At Reay we believe that computing is an essential part of the national curriculum. Computing is an integral part of modern-day life and therefore provides many learning opportunities, explicitly within computing and also across other curriculum subjects. Through the study of computing, children are able to develop a wide range of essential skills, knowledge and understanding that they will need for the rest of their lives. ‘Computational Thinking’ is a skill children must be taught in order to provide them with essential knowledge and skills that will enable them to participate effectively in the digital world. The national curriculum defines three clear aspects of computing curriculum: Computer Science, Information Technology and Digital Literacy. Children at Reay are given the opportunity to develop their knowledge and understanding in each area from the Foundation Stage to Year 6.
In Key Stage 1 the children learn to understand what algorithms are; how they are implemented as programs on digital devices; and that programs execute by following precise and clear instructions. They are taught to create and debug simple programs and use logical reasoning to predict the behaviour of simple programs. They are shown how to use a range of technology purposefully to create, organise, store, manipulate and retrieve digital content as well as recognise common uses of information technology beyond school. They are taught to use technology safely and respectfully, keeping personal information private; identify where to go for help and support when they have concerns about content or contact on the internet or other online technologies.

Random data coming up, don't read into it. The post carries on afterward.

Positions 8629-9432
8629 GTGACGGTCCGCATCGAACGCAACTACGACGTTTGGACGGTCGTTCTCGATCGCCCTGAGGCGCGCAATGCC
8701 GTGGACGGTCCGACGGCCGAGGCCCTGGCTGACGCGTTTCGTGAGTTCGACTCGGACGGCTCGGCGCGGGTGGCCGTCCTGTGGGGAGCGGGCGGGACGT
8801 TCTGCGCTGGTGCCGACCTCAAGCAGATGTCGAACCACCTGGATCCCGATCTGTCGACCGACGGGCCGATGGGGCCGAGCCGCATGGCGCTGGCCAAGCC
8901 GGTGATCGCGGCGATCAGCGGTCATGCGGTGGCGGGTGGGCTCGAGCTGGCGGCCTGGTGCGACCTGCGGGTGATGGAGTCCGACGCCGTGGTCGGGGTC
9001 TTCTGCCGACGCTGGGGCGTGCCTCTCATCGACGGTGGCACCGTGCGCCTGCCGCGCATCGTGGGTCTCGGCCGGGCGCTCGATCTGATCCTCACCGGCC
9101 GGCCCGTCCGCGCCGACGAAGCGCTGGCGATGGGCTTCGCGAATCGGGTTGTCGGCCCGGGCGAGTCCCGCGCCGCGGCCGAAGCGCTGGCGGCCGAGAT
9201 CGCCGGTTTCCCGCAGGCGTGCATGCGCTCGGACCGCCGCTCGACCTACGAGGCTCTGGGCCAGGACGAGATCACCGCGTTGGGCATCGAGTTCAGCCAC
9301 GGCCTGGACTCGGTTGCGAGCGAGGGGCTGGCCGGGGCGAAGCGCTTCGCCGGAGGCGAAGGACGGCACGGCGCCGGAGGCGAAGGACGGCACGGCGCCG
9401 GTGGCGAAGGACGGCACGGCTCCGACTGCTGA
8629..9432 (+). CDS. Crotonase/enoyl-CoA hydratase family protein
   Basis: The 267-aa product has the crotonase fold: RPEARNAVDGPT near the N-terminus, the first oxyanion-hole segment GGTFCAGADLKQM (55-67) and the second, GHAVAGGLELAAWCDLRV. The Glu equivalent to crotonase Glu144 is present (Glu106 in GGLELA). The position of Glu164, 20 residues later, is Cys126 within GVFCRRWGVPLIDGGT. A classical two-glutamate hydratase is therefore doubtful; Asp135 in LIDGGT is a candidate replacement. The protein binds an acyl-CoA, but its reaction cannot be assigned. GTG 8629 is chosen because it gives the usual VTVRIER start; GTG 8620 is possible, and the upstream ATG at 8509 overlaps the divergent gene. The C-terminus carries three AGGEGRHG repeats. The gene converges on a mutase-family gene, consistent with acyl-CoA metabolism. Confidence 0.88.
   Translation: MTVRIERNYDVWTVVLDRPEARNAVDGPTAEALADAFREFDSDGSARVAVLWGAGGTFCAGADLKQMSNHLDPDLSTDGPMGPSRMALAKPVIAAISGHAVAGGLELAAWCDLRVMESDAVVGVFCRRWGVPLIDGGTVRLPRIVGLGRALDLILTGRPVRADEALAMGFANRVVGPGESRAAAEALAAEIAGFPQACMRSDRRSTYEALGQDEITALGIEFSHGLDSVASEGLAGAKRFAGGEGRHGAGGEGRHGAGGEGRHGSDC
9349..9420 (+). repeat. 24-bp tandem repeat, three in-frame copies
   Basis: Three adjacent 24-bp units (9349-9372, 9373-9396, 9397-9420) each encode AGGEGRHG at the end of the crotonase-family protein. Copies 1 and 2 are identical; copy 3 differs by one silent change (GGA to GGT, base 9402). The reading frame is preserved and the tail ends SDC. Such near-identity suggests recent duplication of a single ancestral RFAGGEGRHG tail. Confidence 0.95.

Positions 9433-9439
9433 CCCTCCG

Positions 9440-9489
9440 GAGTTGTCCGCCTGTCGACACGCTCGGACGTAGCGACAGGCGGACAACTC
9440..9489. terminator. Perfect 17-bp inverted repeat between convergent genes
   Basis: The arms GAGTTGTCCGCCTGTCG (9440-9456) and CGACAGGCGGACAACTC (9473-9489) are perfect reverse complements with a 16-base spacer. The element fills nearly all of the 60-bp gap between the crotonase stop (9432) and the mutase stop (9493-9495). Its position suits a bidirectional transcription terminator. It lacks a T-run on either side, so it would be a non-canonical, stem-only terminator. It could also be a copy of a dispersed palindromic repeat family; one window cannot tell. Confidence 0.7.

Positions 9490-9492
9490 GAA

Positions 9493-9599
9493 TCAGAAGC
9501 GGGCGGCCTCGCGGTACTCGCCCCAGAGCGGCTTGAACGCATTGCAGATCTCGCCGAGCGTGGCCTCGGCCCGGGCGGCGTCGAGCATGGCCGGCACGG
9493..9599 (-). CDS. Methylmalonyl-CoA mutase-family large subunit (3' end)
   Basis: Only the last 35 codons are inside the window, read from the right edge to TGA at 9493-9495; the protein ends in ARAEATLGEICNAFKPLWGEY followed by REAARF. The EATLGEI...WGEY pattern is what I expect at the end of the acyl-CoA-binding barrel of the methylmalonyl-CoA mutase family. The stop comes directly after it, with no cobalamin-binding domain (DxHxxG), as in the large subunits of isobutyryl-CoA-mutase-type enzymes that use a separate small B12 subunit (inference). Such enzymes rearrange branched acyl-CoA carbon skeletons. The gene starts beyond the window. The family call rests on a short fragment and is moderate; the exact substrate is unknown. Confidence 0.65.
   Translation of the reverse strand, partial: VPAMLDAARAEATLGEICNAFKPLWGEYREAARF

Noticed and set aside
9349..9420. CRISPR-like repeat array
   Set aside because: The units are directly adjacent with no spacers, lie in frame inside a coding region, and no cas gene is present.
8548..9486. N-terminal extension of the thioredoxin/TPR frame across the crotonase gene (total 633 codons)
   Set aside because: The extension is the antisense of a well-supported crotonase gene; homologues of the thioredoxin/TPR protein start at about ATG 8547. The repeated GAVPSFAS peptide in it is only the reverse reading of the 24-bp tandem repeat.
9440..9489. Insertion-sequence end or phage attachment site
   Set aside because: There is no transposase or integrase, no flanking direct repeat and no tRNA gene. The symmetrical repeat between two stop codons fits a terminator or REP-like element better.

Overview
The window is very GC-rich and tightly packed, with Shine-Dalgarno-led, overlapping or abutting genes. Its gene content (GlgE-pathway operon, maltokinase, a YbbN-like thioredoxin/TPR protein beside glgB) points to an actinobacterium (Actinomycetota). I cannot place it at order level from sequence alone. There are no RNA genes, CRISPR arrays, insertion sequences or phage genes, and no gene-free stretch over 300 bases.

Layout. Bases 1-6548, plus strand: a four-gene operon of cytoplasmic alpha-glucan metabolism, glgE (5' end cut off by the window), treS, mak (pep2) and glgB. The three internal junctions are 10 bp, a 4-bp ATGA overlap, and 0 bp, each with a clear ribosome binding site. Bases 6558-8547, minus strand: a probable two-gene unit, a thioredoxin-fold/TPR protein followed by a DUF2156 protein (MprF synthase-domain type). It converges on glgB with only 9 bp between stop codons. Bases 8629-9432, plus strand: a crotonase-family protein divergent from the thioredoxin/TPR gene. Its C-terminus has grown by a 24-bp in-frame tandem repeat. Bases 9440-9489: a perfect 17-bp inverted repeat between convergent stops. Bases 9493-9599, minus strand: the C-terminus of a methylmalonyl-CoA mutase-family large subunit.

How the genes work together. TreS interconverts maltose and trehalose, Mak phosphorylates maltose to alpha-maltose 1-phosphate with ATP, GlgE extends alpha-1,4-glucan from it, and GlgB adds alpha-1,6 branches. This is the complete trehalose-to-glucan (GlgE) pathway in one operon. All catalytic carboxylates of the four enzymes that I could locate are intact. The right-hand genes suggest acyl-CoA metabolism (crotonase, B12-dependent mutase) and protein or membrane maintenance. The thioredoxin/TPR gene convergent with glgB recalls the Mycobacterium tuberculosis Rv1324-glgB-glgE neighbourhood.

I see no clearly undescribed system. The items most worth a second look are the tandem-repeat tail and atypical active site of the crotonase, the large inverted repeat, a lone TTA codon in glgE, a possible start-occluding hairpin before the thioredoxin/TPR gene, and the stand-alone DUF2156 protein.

In Key Stage 2 the children design, write and debug programs that meet specific goals. They use sequence, selection and repetition in programs, use logical reasoning to explain how some simple algorithms work and correct errors in algorithms and programs. Children will be taught to understand computer networks, including the internet, and the opportunities they offer for communication and collaboration. They will use search technologies effectively, learn to appreciate how results are selected and ranked, and be discerning in evaluating digital content. They will use technology safely, respectfully and responsibly; recognise acceptable /unacceptable behaviour; identify a range of ways to report concerns about content and contact.